By Nick O’Connor – Capital & Conflict (Great Britain) –
I’ve no idea if this will reach you, but I thought I’d give it a try. I suppose congratulations are in order. You’re the president-elect. But what kind of world are you going to inherit?
Well, let’s start with the big picture – your financial position. By “your” I mean your country. You’re inheriting a bond market that could be at a vitally important turning point. For 30 years US bonds have been in a bull market. But there are signs that’s coming to an end. That’s a trend that could define your presidency, more so than your policies.
Your predecessor added more to the national debt, at lower interest rates, than any other president in US history. When he took over, the debt stood at just over $10 trillion. Now it’s a shade under $20 trillion.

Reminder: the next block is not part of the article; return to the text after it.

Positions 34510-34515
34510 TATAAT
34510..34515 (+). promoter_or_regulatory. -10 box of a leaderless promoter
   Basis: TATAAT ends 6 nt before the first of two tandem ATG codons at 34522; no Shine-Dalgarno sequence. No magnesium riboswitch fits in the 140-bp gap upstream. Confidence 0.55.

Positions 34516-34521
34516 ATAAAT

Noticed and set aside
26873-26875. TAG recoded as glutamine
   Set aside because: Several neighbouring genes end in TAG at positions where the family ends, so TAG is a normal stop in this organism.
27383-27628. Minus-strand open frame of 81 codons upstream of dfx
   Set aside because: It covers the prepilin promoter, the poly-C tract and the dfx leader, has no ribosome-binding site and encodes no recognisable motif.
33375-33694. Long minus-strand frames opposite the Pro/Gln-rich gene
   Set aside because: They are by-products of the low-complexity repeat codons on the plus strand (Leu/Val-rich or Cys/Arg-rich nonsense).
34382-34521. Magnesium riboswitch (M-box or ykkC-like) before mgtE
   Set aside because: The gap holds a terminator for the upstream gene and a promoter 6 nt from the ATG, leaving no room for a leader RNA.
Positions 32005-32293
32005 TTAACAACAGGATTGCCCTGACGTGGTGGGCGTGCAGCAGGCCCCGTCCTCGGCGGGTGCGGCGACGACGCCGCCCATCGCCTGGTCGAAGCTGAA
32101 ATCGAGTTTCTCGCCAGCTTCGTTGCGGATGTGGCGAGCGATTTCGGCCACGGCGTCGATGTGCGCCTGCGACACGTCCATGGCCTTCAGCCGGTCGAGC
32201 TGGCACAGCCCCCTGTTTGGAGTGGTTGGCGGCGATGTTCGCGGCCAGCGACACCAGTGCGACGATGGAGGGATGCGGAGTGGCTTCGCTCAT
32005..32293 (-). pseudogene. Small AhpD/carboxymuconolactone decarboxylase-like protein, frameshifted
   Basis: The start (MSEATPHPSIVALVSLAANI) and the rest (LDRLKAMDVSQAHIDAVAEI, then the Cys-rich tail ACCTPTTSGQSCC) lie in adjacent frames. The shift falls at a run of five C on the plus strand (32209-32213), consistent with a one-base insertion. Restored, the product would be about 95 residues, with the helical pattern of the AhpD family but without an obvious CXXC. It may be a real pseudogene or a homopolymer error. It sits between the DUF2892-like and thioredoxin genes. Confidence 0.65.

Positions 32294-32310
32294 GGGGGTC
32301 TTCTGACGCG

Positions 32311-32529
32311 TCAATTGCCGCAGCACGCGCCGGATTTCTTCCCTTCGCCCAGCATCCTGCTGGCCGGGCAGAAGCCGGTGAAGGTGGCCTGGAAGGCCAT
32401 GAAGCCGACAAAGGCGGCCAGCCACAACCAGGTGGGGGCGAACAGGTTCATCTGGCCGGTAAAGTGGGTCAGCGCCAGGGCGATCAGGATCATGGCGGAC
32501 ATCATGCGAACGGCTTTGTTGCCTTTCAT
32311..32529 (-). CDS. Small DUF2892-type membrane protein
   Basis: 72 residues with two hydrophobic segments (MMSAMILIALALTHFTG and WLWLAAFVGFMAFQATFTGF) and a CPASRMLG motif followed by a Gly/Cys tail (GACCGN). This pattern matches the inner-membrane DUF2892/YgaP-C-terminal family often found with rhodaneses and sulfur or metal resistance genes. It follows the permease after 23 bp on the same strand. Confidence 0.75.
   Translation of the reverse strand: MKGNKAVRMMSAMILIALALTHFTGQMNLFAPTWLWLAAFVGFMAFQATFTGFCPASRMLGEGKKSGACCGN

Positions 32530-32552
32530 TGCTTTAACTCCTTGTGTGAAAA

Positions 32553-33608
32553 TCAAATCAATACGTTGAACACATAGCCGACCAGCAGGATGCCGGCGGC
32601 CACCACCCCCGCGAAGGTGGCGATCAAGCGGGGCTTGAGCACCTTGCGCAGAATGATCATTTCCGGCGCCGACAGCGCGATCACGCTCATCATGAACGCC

You’re a businessman. You know that not all debt is bad. If you use the money you borrow to invest in real, productive enterprises that produce a positive return, debt can be a good thing. And you don’t even have to make that much of a return these days, since interest rates are so low.
Only time will tell if it was worth increasing the national debt by nearly $10 trillion. My guess is it wasn’t. But what do I know?
Well, I know that just the interest payments on this debt is expected to triple to $712 billion by 2026. That’s a heck of a lot of money. You’d better hope that borrowed money is producing a return by then.
If it isn’t… well, perhaps you’ll be able to borrow more money to meet the repayments. Though interest rates may be higher, potentially significantly so, by then.
And don’t forget that’s just the national debt. The good people of the US have been following in the footsteps of the government. Has anyone shown you how much debt students are getting themselves into these days? If I’m the first to point this out – sorry! It’s not a pleasant picture. But here it is anyway: student debt in the US.